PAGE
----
Venezuelan authorities have launched a new operation against the illegal drugs trade by bombing secret airstrips in remote parts of the country.
The first runway to be destroyed was 15km (nine miles) from the Colombian border in the state of Apure.
Venezuela is often used as a transit point by traffickers sending Colombian cocaine to the US and Europe.
Washington has criticised Venezuela for not doing enough to combat the cocaine trade - a charge Venezuela denies.
The US state department, in its annual drugs report published in March, described Venezuela as one of the principal drug transit countries in the Western Hemisphere.
It accused the Venezuelan authorities of failing to co-operate fully in the international fight against drugs.
Success in tackling the illegal drugs trade in Colombia, the report said, was leading to a shift in trafficking patterns to countries like Venezuela, which suffer rampant high-level corruption and a weak judicial system.
The Venezuelan government rejects this, pointing to a number of initiatives and major seizures as proof that it is cracking down on the illegal trade.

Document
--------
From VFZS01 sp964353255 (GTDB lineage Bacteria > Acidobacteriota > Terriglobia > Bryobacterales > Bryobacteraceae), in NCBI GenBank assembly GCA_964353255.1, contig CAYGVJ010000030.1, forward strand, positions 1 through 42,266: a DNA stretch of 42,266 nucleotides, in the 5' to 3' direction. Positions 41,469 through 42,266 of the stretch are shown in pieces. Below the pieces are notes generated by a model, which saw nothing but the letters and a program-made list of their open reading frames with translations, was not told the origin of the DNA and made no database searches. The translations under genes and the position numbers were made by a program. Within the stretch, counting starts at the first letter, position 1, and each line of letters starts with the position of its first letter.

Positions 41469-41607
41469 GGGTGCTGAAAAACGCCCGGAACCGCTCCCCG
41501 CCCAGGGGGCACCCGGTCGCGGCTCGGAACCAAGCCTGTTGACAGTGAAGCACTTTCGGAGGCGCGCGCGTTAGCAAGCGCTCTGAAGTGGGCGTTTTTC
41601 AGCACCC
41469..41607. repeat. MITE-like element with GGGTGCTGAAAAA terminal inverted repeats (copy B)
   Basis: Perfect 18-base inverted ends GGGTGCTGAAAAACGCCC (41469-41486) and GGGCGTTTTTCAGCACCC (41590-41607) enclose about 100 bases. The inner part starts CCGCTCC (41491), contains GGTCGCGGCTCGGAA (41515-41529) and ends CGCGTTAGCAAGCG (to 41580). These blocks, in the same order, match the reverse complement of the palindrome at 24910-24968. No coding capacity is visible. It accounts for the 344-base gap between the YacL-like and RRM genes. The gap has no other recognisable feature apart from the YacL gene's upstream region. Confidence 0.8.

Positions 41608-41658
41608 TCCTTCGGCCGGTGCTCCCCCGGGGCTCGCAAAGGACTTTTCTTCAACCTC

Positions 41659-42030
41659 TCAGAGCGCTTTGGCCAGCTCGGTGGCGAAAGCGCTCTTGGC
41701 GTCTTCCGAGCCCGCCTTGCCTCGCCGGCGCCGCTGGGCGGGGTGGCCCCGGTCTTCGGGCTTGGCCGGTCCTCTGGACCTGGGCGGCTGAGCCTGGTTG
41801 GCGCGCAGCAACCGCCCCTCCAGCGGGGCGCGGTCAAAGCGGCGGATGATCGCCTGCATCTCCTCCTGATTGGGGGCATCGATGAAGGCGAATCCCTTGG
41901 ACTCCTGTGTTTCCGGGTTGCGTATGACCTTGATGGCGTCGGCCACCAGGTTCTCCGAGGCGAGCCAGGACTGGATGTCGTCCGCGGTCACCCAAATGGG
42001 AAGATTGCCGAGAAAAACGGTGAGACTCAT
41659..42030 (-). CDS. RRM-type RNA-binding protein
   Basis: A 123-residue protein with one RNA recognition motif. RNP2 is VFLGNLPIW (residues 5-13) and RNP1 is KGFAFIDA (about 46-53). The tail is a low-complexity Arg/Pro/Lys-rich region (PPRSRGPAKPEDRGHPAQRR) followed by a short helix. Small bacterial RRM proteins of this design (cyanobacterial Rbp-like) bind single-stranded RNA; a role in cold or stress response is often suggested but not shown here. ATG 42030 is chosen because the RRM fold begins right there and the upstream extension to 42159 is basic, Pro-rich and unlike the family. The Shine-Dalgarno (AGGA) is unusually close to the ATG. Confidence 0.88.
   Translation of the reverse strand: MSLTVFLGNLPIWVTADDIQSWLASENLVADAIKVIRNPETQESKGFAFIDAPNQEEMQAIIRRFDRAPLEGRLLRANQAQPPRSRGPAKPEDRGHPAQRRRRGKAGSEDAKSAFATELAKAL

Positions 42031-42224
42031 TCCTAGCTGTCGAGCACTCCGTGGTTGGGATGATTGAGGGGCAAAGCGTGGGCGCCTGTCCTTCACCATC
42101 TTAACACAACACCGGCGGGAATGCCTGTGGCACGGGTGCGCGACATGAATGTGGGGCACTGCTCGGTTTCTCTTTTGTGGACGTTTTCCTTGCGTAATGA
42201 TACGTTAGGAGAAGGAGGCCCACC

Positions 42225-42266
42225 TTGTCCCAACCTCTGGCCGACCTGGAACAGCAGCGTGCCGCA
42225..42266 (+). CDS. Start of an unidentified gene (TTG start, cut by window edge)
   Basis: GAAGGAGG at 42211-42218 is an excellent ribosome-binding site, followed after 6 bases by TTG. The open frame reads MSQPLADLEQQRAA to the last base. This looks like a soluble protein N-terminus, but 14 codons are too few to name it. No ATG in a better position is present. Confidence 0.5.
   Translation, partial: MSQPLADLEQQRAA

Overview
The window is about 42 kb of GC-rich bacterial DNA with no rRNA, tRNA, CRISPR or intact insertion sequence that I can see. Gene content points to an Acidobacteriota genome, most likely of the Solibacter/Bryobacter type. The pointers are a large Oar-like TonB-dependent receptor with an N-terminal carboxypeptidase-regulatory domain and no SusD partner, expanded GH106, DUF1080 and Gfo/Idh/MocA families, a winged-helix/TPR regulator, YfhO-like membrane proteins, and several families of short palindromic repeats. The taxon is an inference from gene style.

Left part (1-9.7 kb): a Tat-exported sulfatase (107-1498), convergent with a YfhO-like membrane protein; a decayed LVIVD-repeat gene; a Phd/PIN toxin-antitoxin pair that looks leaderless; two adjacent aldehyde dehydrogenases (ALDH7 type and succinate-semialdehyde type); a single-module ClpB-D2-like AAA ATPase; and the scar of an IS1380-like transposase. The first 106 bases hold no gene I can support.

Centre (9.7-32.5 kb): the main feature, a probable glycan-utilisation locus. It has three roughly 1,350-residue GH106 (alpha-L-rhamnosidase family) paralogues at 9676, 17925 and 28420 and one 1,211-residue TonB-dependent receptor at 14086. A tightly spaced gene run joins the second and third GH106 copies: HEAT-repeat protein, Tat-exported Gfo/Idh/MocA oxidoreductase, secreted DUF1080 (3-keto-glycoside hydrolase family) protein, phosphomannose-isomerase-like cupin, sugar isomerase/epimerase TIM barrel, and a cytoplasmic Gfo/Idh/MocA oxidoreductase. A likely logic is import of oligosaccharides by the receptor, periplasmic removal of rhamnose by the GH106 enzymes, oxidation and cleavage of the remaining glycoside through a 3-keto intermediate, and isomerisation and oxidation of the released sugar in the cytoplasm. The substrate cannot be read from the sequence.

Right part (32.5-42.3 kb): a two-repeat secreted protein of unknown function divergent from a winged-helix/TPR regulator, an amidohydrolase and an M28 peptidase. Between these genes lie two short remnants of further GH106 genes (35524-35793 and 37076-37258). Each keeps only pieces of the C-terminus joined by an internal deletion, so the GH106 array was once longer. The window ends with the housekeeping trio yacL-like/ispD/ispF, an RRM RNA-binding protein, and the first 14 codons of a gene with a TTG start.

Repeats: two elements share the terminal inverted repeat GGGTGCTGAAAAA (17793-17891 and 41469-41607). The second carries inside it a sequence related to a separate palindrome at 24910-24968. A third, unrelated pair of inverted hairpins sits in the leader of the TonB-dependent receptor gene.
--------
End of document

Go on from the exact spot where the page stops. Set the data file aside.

The vast area of Los Llanos, which stretches east from the Colombian border, is very flat, making it ideal terrain for traffickers who can easily create improvised runways.
In the state of Apure state alone, Venezuelan authorities have found 157 landing strips and they estimate that there are hundreds more.
The objective of the bombing missions is to destroy them all, officials say.
Colonel Nestor Reverol, the director of Venezuela's National Anti-Drugs Office, says their action is proof of the country's commitment to tackling the drugs trade.
"We are fulfilling our responsibility in the war against this scourge," he said.
The authorities say the bombing operation will be backed up by a awareness and social programme aimed at the indigenous communities living in these remote parts of the country.